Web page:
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How the Hollywood Western Shaped America: From Stagecoach to Django Unchained

All-Day Seminar

Full Day Lecture/Seminar

Saturday, December 13, 2014 - 9:30 a.m. to 4:00 p.m. ET
Code: 1B0073
S. Dillon Ripley Center
1100 Jefferson Drive, SW
Metro: Smithsonian Mall Exit (Blue/Orange)
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When a scowling bandit aimed a bullet straight at the audience in the final frames of the 1903 blockbuster The Great Train Robbery, it signaled the fade-out of a groundbreaking silent film and the beginning of our fascination with the movies’ most enduring genre, the Western.

From the earliest silent shorts to the classics of Hollywood’s golden era to today’s psychologically and morally complex variations on the Western, moviegoers have found excitement, action, and escape in this classic film form. Beyond entertainment, the themes, characters, archetypes, and imagery of the Western film continue to influence everything from America’s public policy to how we see ourselves as a nation.

Jack Marshall, artistic director of Arlington’s American Century Theater and a lifelong fan of Westerns, provides an entertaining and insightful look at the landscape of the Hollywood Western. He traces its progression from early sagebrush melodramas to a mature medium that explores complex stories, historical controversies, and core American values. He also looks at actors who rode tall as Western stars, including John Wayne, Gene Autry, Randolph Scott, James Stewart, and Clint Eastwood.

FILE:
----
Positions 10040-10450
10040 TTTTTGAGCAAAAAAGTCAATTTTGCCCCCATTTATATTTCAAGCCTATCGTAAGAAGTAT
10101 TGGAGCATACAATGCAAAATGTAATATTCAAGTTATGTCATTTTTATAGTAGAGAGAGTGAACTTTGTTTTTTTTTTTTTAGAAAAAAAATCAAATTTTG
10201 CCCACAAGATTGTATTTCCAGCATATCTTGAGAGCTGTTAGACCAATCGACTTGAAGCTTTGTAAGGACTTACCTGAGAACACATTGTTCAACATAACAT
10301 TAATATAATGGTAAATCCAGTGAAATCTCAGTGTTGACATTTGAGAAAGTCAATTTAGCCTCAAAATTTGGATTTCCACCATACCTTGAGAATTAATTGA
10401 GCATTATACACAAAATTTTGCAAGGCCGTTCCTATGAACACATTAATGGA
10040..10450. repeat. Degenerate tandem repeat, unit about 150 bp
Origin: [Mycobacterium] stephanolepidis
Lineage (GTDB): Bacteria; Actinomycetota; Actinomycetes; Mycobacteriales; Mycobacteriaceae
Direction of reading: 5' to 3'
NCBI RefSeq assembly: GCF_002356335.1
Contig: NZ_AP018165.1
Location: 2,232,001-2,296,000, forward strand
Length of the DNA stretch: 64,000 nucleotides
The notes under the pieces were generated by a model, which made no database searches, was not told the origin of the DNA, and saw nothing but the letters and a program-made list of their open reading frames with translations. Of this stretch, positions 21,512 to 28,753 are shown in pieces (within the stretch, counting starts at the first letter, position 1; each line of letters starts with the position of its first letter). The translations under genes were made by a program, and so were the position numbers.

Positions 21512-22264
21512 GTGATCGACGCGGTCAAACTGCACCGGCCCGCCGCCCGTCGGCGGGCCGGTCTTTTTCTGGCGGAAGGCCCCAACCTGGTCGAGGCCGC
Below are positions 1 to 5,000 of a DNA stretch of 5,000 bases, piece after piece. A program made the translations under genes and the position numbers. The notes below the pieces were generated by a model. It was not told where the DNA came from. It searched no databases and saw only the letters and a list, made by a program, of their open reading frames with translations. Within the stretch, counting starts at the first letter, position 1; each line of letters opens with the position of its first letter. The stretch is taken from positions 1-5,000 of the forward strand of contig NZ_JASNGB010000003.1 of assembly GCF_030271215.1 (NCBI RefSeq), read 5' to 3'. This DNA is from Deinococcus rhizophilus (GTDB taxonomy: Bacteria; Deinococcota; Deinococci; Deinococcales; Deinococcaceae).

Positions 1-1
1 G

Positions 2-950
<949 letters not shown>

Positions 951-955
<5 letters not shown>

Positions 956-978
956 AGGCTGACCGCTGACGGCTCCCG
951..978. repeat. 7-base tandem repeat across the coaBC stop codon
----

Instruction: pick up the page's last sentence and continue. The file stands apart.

Through film clips drawn from a wide range of styles and decades, Marshall offers a fresh perspective on landmark movies and underappreciated films and discusses the larger themes that the Western brings into focus about ourselves and our country.

9:30 to 10:30 a.m.  "Head 'Em Off at the Pass!"—Innocence and Inspiration: The Western Grows Up

Trace the path from early two-reelers, serials, singing cowboys, and the rip-roarin’ fun Westerns of Roy Rogers and Gene Autry to 1939’s Stagecoach, the pivotal film that showed the genre could be a platform for serious drama and ideas.

10:30 a.m. to 12 noon  "Come Back, Shane!"—Plots, Personalities, and Symbols That Built a Genre

Survey the vivid archetypes and themes from which Westerns draw their storytelling power: the lone gunman (the Western knight), the rivals, the cattle drive, the clash of homesteaders and ranchers, the battle against chaos, and the rescue.

12 noon­ to 1 p.m.  Lunch (Dig into a Western-style meal from Hill Country Barbeque.)

1 to 2:30 p.m.  “I'm Not Trying To Be a Hero"—Iconic Moments, Memories, and Messages

Explore how the best of the best Westerns contributed to American culture.

2:30 to 4 p.m.  “Print the Legend”—The Western's Legacy in Film and Culture

Examine the significance of the decline of the old West as a concept and a reality; the late Westerns; the homages, parodies, and comedies; and what’s still vital and influential about Westerns today.

Other Connections

Take a look at the movie that started it all. In 1903, The Great Train Robbery was revolutionary for its length of nearly 10 minutes, on-location shooting (in the wilds of New Jersey), and for the introduction of techniques such as cross-cutting to heighten tension. One of its unbilled actors, Broncho Billy Anderson, would become an influential early Western star.

In 1952, High Noon was another innovator, as it added a psychological depth to the classic lone hero-vs-bad guys theme. In this clip, the gunmen sworn to kill sheriff Gary Cooper arrive in town—and he must face them alone.